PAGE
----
BACKGROUND OF THE INVENTION
1. Technical Field
The present disclosure relates generally to the protection of transit links within a routing infrastructure by preventing devices outside the routed infrastructure from generating edge traffic which terminates in a device on a transit link inside the routed infrastructure.
2. Description of the Related Art
A data network comprises routers and networks which interconnect the routers, where the network also provides connectivity to end stations, and in one type of network known as a routed infrastructure, the networks associated with end stations are known as edge networks, and the networks which provide connectivity between routers and which carry traffic principally from one router to another within the routed infrastructure are known as transit links. The routers of a routed infrastructure are also known as interior routers, which route packets through the network according to interior gateway protocols (IGP) whereby each router develops a route table indicating on which router interface a particular network address or range of network addresses may be found, such that when an IP packet having a particular destination address is received, the packet is emitted on the interface associated with that network address. The route table for each router contains only local data related to the interface on which each network may be found, such as by a set of route table entries, each entry having a network address or address range and the associated interface to send a packet bearing the particular network address.
BRIEF DESCRIPTION OF THE DRAWINGS
A station on an edge network may receive an advertised route directly, thereby providing information about address ranges of routing networks. More generally, stations on the edge network may be able to undesirably access networks on the routed infrastructure, particularly stations on the transit links.
FIG. 1 illustrates a routed infrastructure with attached edge networks.
FIGS. 2A, 2B, 2C, 2D, and 2E illustrates route tables for the routers of FIG. 1.
FIG. 3 illustrates a flowchart for marking and advertising transit links.
FIG. 4 illustrates a flowchart for adding advertised links to a route table.
FIGS. 5A, 5B, 5C, 5D, and 5E illustrates supplemental route tables for the routers of FIG. 1.
DESCRIPTION OF THE EXAMPLE EMBODIMENTS
FIG. 6 illustrates a block diagram for a router with transit link protection.
A route advertisement is transmitted to an interface of a router, the router having a route table, an address resolution table, and an attached router table, the route table having entries, each entry having at least a layer 3 address and an interface identifier, the address resolution table having entries with at least a layer 3 address and an associated layer 2 address, and the attached router table having addresses of neighboring routers, where the router examines the route table entries and identifies each entry as a point to point route or a broadcast route, thereafter for each said point to point route table entry where the route table address is not present in the attached router table, advertising the route table entry, and where the route table entry is a broadcast route with an address that is not present in the address resolution table, also advertising that route table entry.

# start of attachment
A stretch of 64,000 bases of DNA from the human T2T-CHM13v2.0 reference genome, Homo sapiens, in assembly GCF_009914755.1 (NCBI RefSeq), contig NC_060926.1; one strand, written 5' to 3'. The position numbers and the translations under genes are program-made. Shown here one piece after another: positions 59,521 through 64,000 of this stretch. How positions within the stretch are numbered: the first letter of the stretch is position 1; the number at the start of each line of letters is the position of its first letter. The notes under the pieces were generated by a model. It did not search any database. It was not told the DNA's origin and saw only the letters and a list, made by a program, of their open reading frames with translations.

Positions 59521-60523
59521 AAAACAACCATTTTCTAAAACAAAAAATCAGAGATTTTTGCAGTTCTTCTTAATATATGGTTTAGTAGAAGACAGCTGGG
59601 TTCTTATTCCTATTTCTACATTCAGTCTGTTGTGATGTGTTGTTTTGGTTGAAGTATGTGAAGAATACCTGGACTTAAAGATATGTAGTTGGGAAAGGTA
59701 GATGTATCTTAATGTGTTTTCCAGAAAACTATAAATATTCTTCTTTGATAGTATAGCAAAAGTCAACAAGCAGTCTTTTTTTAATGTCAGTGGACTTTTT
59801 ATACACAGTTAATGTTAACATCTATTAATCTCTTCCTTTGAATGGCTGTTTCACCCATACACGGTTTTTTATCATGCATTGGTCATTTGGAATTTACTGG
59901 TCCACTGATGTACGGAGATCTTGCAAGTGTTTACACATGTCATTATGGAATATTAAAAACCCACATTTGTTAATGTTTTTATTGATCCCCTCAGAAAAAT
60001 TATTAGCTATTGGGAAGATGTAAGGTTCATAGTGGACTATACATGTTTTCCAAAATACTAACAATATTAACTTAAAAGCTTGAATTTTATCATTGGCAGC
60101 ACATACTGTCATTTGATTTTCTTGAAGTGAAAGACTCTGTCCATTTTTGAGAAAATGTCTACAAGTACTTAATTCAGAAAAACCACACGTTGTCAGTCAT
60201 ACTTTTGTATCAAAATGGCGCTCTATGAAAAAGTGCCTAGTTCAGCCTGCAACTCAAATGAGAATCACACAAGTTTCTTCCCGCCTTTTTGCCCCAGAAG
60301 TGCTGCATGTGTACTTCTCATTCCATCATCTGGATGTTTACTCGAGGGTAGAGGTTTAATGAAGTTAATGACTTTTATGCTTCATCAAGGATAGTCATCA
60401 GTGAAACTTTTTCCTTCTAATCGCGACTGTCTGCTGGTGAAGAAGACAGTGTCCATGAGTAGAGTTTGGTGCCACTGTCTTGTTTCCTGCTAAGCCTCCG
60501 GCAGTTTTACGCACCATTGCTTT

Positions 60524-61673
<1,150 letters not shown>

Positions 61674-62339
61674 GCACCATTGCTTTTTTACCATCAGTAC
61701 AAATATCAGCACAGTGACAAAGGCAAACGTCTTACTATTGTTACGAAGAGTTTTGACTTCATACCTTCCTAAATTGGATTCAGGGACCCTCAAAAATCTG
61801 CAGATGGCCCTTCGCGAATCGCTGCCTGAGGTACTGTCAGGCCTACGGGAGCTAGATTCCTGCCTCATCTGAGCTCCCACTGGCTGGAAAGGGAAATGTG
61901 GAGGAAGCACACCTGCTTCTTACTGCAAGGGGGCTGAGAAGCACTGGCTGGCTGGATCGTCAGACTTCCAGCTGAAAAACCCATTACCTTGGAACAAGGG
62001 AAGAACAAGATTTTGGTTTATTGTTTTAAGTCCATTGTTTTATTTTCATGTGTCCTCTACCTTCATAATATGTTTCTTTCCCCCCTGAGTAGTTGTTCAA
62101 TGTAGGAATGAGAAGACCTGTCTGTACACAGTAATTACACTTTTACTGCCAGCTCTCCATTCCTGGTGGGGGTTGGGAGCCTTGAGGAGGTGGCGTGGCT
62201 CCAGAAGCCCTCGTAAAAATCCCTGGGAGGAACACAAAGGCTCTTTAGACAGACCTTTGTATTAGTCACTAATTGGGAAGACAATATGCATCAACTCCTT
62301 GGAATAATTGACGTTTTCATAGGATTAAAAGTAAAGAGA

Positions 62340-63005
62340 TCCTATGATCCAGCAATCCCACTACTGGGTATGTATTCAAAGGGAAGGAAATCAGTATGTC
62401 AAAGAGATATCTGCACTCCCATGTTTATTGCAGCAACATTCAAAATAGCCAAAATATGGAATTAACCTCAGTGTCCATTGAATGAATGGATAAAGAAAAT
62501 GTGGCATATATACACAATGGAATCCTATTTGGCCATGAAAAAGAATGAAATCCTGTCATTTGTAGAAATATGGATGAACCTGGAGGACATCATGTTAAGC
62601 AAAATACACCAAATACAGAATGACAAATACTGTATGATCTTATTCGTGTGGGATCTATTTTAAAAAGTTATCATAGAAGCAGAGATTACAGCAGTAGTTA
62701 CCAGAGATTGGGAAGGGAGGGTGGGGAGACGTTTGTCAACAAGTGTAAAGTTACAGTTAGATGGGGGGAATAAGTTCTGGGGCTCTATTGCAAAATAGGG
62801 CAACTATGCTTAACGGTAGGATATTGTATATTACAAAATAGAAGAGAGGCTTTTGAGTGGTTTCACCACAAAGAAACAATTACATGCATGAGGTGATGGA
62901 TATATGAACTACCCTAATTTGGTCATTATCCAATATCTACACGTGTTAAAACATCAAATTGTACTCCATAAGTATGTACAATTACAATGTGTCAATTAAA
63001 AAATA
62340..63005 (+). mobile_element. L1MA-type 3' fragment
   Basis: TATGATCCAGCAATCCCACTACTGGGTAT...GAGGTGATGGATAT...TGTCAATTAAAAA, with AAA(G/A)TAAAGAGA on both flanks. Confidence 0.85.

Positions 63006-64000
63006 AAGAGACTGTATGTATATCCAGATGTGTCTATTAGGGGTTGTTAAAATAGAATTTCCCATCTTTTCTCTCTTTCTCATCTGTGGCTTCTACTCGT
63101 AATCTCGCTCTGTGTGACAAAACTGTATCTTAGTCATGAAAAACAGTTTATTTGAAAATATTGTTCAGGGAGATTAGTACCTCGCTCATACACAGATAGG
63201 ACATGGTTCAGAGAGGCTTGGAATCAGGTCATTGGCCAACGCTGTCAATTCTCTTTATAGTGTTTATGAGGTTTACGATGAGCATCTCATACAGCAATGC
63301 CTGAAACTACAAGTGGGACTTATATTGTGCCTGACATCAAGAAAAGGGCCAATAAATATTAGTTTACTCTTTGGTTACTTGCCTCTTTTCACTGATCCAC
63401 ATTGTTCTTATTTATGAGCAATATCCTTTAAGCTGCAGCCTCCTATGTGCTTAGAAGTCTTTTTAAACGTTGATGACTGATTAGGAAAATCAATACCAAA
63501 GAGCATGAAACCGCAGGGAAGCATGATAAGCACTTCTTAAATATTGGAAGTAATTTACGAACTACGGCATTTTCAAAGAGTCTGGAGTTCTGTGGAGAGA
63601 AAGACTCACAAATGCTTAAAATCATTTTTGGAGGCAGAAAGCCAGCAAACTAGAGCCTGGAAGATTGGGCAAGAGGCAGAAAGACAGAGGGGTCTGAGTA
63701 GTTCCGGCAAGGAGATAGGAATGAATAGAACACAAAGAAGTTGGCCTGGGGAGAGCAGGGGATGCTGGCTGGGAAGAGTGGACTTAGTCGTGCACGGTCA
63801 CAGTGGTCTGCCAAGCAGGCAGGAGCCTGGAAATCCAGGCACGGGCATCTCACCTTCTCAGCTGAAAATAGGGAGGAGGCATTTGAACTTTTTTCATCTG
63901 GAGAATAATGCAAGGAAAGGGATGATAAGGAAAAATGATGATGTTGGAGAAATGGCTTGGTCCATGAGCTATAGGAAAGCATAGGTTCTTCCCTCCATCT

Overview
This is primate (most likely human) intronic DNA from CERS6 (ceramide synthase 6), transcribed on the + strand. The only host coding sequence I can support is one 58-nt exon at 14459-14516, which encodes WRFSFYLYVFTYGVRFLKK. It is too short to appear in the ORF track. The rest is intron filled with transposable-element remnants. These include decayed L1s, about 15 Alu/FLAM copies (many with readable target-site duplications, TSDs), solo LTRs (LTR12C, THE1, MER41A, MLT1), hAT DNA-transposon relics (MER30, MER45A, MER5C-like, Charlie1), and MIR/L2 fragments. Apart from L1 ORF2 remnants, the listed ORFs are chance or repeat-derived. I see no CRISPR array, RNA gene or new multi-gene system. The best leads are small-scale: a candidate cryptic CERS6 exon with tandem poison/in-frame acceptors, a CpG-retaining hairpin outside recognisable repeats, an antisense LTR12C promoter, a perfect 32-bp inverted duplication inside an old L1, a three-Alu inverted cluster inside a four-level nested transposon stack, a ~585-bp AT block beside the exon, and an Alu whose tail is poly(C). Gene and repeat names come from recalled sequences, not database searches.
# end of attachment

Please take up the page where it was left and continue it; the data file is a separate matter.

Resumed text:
In another embodiment of the invention, a route advertisement which includes an address and an associated transit link identifier is received on one or more interfaces of a router having a route table with entries having at least an address and an interface identifier, and if the transit link identifier associated with said received route advertisement is not marked as true, the received route information is added along with an interface identifier as an entry to the route table.
A network interconnects a plurality of nodes such as computers or routers, which communicate with each other. A router is a device for routing packets to the devices on the network, where each device has a layer 3 (network) address and a layer 2 (MAC address), and each packet moving from one device to another across the network has a layer 3 source address and layer 3 destination addresses, and may additionally have a layer 2 source address and layer 2 destination address, as well. The router has one or more interfaces through which the packets are received and transmitted. In the Internet Protocol (IP), the layer 3 addresses are known as IP addresses, and for Ethernet packets, the layer 2 address is a media access controller (MAC) address.
Each router in a network may contain a plurality of internal tables used in the routing of packets from one interface to another. One such table is an “attached router table”, which contains the addresses, such as layer 3 addresses, of the surrounding routers on a particular network. An attached router is a router that is reachable using a layer 2 address, and for the internet protocol (IP), is typically on the same layer 3 subnet. Another router table is the “address resolution table”, which contains associations between layer 2 and layer 3 addresses, such that a packet may be formed from a layer 3 destination address which is resolved to a layer 2 address using the address resolution table. In IP, the layer 2 to layer 3 address resolution table is sometimes known as an “ARP table”. Another table present in a router is the “route table”, which contains entries, each entry having a layer 3 address and the interface identifier associated with that address.